ECETOC Technical Report No. 102: Intelligent testing strategies in ecotoxicology: mode of action approach for specifically acting chemicals (2007)Google Scholar
  28. 28.
    He J, Fu L, Wang Y, Li JJ, Wang XH, Su LM et al (2014) Investigation on baseline toxicity to rats based on aliphatic compounds and comparison with toxicity to fish: effect of exposure routes on toxicity. Regul Toxicol Pharmacol 70:98–106CrossRefGoogle Scholar
  29. 29.
    Su LM, Liu X, Wang Y, Li JJ, Wang XH, Sheng LX et al (2014) The discrimination of excess toxicity from baseline effect: effect of bioconcentration. Sci Total Environ 484:137–145CrossRefGoogle Scholar
  30. 30.
    Sanderson H, Thomsen M (2009) Comparative analysis of pharmaceuticals versus industrial chemicals acute aquatic toxicity classification according to the United Nations classification system for chemicals. Assessment of the (Q)SAR predictability of pharmaceuticals acute aquatic toxicity and their predominant acute toxic mode-of-action. Toxicol Lett 187:84–93CrossRefGoogle Scholar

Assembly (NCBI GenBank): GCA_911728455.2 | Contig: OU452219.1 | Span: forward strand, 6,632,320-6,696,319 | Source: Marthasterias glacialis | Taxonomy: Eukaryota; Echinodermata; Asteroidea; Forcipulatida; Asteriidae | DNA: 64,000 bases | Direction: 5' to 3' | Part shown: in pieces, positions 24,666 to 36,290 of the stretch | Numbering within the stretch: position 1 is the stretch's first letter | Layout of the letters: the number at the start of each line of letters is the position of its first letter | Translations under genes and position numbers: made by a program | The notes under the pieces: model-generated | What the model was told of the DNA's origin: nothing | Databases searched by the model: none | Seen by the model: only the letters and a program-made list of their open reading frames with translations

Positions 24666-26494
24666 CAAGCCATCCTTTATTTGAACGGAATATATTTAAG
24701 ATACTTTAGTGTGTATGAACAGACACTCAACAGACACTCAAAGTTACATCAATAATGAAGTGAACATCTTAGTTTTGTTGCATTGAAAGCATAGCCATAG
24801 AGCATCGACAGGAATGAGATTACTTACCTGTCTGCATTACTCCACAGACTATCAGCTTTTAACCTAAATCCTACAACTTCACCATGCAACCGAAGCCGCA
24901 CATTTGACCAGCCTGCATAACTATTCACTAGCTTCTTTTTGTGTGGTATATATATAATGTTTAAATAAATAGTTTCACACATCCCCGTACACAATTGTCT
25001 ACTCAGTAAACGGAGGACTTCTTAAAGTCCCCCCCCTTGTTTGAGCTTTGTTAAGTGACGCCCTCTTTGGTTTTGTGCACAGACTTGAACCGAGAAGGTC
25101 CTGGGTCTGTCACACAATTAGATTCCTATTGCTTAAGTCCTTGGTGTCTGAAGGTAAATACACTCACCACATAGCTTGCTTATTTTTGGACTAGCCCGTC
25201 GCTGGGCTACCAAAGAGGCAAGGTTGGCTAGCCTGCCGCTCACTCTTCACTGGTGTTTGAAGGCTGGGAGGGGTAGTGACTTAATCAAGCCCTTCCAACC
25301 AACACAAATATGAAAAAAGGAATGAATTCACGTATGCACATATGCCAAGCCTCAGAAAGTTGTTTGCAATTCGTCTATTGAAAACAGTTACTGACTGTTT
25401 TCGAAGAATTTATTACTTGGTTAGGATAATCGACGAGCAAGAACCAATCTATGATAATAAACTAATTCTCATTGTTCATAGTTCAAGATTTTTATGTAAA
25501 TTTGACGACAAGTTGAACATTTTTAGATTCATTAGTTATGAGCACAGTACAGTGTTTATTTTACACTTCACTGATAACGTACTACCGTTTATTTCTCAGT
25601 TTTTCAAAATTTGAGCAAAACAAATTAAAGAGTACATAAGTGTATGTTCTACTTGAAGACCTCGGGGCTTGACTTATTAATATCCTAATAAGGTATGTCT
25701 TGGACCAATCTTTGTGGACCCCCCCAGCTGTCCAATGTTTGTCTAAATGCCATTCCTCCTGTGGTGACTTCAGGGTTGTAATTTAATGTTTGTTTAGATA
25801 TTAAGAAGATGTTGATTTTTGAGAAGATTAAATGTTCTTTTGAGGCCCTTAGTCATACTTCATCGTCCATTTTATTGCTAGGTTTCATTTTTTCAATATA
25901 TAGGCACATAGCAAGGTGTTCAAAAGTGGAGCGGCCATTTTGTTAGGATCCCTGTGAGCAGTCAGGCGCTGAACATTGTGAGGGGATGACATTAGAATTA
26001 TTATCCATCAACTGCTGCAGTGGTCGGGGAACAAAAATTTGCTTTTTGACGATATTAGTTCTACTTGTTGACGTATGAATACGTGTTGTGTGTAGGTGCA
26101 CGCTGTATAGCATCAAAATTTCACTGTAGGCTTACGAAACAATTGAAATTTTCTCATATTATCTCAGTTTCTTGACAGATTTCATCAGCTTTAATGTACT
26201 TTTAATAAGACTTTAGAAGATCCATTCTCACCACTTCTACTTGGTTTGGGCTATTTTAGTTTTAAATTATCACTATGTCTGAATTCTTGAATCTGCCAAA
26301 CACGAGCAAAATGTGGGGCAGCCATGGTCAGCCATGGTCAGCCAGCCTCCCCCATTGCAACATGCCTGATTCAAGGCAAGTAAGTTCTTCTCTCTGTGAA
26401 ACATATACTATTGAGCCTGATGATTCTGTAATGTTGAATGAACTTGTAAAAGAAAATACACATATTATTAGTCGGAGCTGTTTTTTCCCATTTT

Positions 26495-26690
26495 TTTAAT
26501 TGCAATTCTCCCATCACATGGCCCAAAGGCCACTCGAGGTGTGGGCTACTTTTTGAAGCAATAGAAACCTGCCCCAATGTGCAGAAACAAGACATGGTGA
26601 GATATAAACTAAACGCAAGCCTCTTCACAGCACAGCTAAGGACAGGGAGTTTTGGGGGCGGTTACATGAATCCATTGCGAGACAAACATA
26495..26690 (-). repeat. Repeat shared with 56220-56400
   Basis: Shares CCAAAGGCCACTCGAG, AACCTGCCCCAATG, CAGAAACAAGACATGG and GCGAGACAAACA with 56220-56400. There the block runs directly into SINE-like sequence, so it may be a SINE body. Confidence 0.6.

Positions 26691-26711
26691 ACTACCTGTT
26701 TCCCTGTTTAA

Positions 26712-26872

31. 31.
    Brausch JM, Connors KA, Brooks BW, Rand GM (2012) Human pharmaceuticals in the aquatic environment: a review of recent toxicological studies and considerations for toxicity testing. In: Whitacre DM (ed) Reviews of environmental contamination and toxicology 218. Springer, pp 1–99Google Scholar
  32. 32.
    Hrovat M, Segner H, Jeram S (2009) Variability of in vivo fish acute toxicity data. Regulat Toxicolol Pharmacol 54:294–300CrossRefGoogle Scholar
  33. 33.
    ACD/Structure Elucidator, version 15.01, Advanced Chemistry Development, Inc., Toronto, ON, Canada, www.acdlabs.com (2015)
  34. 34.
    Hsieh SH, Hsu CH, Tsai DY, Chen CY (2006) Quantitative structure-activity relationships (QSAR) for toxicity of nonpolar narcotic chemicals to Pseudokirchneriella subcapitata. Environ Toxicol Chem 25:2920–2926CrossRefGoogle Scholar
  35. 35.
    Tsai KP, Chen CY (2007) An algal toxicity database of organic toxicants derived by a closed-system technique. Environ Toxicol Chem 26:1931–1939CrossRefGoogle Scholar
  36. 36.
    Zhang X, Qin W, He J, Wen Y, Su L, Sheng L et al (2013) Discrimination of excess toxicity from narcotic effect: comparison of toxicity of class-based organic chemicals to Daphnia magna and Tetrahymena pyriformis. Chemosphere 93:397–407CrossRefGoogle Scholar

Copyright information

© Springer Science+Business Media, LLC, part of Springer Nature 2020

Authors and Affiliations

  • David J. Ebbrell
    • 1
  • Mark T. D. Cronin
    • 1
  • Claire M. Ellison
    • 1
  • James W. Firman
    • 1
  • Judith C. Madden
    • 1
    Email author
  1. 1.School of Pharmacy and Biomolecular SciencesLiverpool John Moores UniversityLiverpoolUK

Personalised recommendations